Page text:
VISTA Voices: August 2016

Dear VISTAs, alumni, friends, and supporters:

Thank you for taking the time to read our final edition of VISTA Voices for the Campus Compact of Oregon 2015-2016 VISTA team. As their service year comes to a close, three VISTA members reflect on their experiences and how far they have come. It has been a privilege to lead our VISTA team this year, and I am so proud of them!  

Claire Johnson, AmeriCorps VISTA Leader

Am I an Imposter?

by Suzy Kropf

“10 more minutes. 10 more minutes.” Groggily, I hit snooze on my phone alarm for the third time, wanting to push away the reality of what the day held for me. As I gained consciousness, I became increasingly aware of how uncomfortable I was with the day’s itinerary. “What if I look foolish? Have nothing to say?” These worries swarmed my mind as I looked for a clean t-shirt, and sleepily stumbled to Market of Choice for a latte. Nervously, I glanced at my phone again. “10 more minutes;” the amount of time I always seemed to be up against.

I walked into the dormitory on campus and greeted the rest of the Holden Center team. Today was the Alternative Break Departure Day. We planned this event using the framework: “Let Go, Notice More, Use Everything” to prepare students for week-long service expeditions. My colleagues began their allotted activities, which included improvisation games and thoughtful discussions about expanding our perspectives beyond our lived experiences. I nervously glanced at the clock. Once again, I had 10 minutes to feel my nerves surmount. I found a reason to leave the room and take a few minutes for myself in the hallway.

All things considered, I had every right to have a voice in front of the room. At this point in my VISTA year, I had helped facilitate multiple trainings, workshops, meetings, and panels, all pertaining to community engagement, leadership, and social justice. My degree even pertained to social work. I was qualified, right? Then why did I feel like I had no right being here?

Somewhere in that 10 minutes, I noticed a shift. Perhaps a result of the day’s framework, I realized I could release the notion that I have nothing to say. I could notice my surroundings and the people around me, not just the thoughts in my head. I took a deep breath and walked back into the room with newfound clarity, ready to confidently deliver what I had prepared- and roll with whatever happened.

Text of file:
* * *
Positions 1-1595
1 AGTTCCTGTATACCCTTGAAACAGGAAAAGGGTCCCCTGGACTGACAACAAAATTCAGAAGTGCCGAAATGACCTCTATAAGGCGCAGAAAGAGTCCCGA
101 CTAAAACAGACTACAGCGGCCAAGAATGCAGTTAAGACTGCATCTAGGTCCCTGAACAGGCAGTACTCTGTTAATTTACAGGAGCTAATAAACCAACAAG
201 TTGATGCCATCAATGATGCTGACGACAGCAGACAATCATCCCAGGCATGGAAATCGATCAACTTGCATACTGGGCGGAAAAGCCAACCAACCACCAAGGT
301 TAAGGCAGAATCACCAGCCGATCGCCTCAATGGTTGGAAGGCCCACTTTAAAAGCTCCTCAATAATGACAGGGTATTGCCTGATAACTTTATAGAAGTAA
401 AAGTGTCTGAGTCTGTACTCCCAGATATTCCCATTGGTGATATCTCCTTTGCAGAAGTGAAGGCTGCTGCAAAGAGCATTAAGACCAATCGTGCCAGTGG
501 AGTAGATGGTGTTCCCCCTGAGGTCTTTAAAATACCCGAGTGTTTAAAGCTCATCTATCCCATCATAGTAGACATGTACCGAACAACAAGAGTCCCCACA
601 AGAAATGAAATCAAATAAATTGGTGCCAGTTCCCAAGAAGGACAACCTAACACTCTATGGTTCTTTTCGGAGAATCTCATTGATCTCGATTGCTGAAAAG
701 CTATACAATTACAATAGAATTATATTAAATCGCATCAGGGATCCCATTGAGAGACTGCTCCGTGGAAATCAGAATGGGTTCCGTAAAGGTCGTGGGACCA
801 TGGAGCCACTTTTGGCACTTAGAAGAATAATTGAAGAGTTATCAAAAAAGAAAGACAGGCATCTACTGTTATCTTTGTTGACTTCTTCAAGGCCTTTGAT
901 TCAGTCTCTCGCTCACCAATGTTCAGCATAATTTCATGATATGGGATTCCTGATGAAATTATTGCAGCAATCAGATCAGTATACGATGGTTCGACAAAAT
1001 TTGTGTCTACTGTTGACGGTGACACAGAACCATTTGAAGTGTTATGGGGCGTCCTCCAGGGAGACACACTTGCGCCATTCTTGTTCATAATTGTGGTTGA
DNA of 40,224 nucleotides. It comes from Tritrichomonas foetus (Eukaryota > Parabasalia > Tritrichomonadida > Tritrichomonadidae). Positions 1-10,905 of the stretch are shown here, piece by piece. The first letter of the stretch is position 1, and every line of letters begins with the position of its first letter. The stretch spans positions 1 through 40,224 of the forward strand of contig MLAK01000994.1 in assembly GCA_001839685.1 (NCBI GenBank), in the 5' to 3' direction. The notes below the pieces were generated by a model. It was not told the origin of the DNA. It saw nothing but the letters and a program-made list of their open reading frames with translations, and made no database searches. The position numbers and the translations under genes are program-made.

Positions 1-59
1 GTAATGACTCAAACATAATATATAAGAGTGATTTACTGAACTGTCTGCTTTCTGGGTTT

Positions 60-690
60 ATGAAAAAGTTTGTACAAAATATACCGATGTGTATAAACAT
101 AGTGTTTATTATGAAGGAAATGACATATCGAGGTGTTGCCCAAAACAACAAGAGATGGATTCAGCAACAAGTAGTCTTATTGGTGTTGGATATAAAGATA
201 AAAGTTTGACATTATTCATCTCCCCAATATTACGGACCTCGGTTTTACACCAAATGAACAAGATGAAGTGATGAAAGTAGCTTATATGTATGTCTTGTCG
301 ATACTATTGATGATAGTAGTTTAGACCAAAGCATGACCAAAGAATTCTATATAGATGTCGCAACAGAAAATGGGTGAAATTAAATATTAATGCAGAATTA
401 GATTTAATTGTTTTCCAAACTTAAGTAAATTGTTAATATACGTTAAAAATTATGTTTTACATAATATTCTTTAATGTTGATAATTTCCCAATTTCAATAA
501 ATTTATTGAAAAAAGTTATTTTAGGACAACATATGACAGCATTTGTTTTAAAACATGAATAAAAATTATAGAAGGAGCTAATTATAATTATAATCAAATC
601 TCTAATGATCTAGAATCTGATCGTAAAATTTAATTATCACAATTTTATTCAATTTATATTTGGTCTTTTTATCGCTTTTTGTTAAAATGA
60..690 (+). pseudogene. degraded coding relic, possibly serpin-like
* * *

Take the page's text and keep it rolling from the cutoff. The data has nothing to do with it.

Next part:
As VISTAs, we may often feel like imposters, a default of our role’s temporary nature. We might think that we are here to observe and learn from “the real experts,” and thereby discredit our own perspective and experience. To combat feeling like an imposter, I set out at the beginning of my service to gain expertise and improve my skills, particularly with facilitating groups. However, my approach was beginning to look like a “WikiHow” webpage: How to Speak without my Voice Shaking, How to Track Important Ideas, How to Stay on Schedule, etc. As you can imagine, it kept falling flat. Given that all my attention was focused on suppressing my anxiety, my facilitation felt stagnant and uninspiring. That “aha” moment on Departure Day was when I realized the conversation was not about me. I had been attempting to just “get through it” and do my best. Instead, what if I set my fear aside and was present in the conversation? What if I reminded myself of the true reason I care about this work? What if I was an advocate, an ally, and humbly, someone who didn’t need to be an expert or look like I had it all figured out? What if it became less about gaining transferable skills and more about social change? What if it was that simple? I invite all AmeriCorps members to consider, what do we really have to lose? The temporary nature of this role could be the very factor that inspires us to go big. Sure, we are here to gain a year of experience and develop our skills. But VISTA provides an even bigger opportunity to discover what we really care about, and figure out how to really show up for social change.

Seven months into my service year, I finally began to take ownership of my experience. I moved past slowly and painfully building resume skills, to owning my power and capability. By showing up fully- mistakes, nerves and all- I could create the space for growth in myself and others. That is a reason to get up in the morning- maybe even without hitting snooze.
Suzy's accomplishments with the Duck Corps program at the University of Oregon's Holden Center this year. 

Serving it Up!

by Francisco Ibarra

Coming out of college I really had no interest in becoming a VISTA. I actually had no idea what AmeriCorps was besides the fact that it sounded like the Peace Corps, which I failed to get into.